Intracytoplasmic Sperm Injection (ICSI) is an advanced procedure and performed as part of an IVF treatment cycle to achieve higher fertilization rates. During conventional IVF, due to various reasons sometimes the sperm is unable to penetrate through the thick outer layer of the egg and hence fertilization does not take place. ICSI involves injecting the sperm directly into the cytoplasm of the egg ensuring that fertilization takes place.
ICSI is a delicate procedure and performed by experienced embryologists in a very advanced and high-tech lab. One of the advantages of ICSI technique is that it requires one sperm per egg and patients having male infertility issues. As far as patients are concerned, undergoing ICSI is just the same as conventional IVF. Typically during ICSI or IVF cycle, the following stages take place:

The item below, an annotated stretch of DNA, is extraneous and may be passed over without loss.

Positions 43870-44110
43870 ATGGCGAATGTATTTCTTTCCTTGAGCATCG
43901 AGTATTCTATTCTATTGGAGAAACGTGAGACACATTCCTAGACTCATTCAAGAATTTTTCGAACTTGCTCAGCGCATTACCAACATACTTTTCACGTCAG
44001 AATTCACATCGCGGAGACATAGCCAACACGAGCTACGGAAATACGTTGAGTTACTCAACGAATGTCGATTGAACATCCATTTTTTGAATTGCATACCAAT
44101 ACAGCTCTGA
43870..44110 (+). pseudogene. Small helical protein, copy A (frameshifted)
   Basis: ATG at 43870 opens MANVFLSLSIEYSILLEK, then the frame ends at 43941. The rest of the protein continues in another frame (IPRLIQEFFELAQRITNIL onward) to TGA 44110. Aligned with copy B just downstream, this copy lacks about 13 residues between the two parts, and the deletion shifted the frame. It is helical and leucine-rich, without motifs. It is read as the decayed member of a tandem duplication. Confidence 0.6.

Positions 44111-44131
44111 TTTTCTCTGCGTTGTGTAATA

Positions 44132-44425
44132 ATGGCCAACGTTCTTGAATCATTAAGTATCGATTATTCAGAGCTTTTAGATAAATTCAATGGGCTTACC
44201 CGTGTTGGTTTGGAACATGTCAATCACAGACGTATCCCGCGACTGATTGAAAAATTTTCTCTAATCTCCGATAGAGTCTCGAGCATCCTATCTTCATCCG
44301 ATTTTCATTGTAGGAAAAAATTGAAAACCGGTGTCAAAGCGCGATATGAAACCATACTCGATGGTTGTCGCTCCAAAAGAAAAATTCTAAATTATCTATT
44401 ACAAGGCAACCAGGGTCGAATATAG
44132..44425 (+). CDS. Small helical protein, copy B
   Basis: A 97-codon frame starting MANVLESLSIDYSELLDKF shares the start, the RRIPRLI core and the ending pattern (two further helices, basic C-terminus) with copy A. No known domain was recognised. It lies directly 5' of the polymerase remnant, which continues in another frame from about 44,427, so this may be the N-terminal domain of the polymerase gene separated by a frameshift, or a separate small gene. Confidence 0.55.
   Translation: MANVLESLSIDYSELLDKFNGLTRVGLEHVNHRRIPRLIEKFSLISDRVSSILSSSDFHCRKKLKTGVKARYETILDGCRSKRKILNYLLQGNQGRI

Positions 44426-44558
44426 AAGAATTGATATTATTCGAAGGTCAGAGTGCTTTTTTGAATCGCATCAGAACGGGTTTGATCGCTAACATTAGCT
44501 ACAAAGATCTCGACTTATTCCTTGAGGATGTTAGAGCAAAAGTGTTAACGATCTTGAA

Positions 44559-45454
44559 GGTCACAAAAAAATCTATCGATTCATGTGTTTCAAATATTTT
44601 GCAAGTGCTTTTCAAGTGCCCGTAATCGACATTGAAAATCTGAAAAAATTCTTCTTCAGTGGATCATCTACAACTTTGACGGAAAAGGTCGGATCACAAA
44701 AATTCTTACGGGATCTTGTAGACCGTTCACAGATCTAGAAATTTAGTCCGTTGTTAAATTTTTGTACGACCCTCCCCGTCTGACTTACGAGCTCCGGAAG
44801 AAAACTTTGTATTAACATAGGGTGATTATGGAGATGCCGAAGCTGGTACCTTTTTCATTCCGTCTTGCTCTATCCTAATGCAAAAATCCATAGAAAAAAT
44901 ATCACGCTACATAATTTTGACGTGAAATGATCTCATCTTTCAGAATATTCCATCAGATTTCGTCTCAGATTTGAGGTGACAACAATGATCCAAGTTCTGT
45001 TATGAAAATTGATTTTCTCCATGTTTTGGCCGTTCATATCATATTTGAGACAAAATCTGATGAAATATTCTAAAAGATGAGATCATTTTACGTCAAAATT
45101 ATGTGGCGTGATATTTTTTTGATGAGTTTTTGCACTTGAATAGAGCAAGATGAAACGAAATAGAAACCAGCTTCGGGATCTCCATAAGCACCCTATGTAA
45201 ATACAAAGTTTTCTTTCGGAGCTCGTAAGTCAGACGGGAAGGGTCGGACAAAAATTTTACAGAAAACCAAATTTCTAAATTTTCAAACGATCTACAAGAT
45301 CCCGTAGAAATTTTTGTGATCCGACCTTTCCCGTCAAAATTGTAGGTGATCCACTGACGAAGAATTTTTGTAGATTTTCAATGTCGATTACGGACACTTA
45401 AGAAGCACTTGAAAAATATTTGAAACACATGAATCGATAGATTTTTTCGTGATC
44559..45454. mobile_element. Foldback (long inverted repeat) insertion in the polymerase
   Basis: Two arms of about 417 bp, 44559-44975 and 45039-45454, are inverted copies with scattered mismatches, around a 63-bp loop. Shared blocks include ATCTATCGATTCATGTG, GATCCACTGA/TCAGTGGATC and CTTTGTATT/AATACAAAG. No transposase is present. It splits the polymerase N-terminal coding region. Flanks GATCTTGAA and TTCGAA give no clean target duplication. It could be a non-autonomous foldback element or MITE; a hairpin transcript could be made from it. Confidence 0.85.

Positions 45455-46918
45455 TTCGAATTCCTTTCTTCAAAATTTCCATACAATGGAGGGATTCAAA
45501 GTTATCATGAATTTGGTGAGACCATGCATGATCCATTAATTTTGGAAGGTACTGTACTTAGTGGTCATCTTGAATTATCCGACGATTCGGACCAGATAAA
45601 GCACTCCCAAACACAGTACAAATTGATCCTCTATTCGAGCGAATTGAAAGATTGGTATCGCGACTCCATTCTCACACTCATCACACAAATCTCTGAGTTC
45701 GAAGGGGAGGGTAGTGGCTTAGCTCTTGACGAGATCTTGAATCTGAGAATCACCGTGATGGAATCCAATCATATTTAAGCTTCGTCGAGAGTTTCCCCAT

- Stimulation of the ovaries
- Egg retrieval
- Fertilization of the eggs using sperm
- Embryo Transfer
How does ICSI work?
There are two ways that an egg may be fertilized by IVF: traditional and ICSI. In traditional IVF, 50,000 or more swimming sperm are placed next to the egg in a laboratory dish. Fertilization occurs when one of the sperm enters into the cytoplasm of the egg. In the ICSI process, a tiny needle, called a micropipette, is used to inject a single sperm into the center of the egg. With either traditional IVF or ICSI, once fertilization occurs, the fertilized egg (now called an embryo) grows in a laboratory for 1 to 5 days before it is transferred to the woman’s uterus (womb).
Why would I need ICSI?
- The male partner produces too few sperm to do artificial insemination (intrauterine insemination [IUI]) or IVF.
- The sperm may not move in a normal fashion.
- The sperm may have trouble attaching to the egg.
- A blockage in the male reproductive tract may keep sperm from getting out.
- Eggs have not fertilized by traditional IVF, regardless of the condition of the sperm.
- In vitro matured eggs are being used.
- Previously frozen eggs are being used.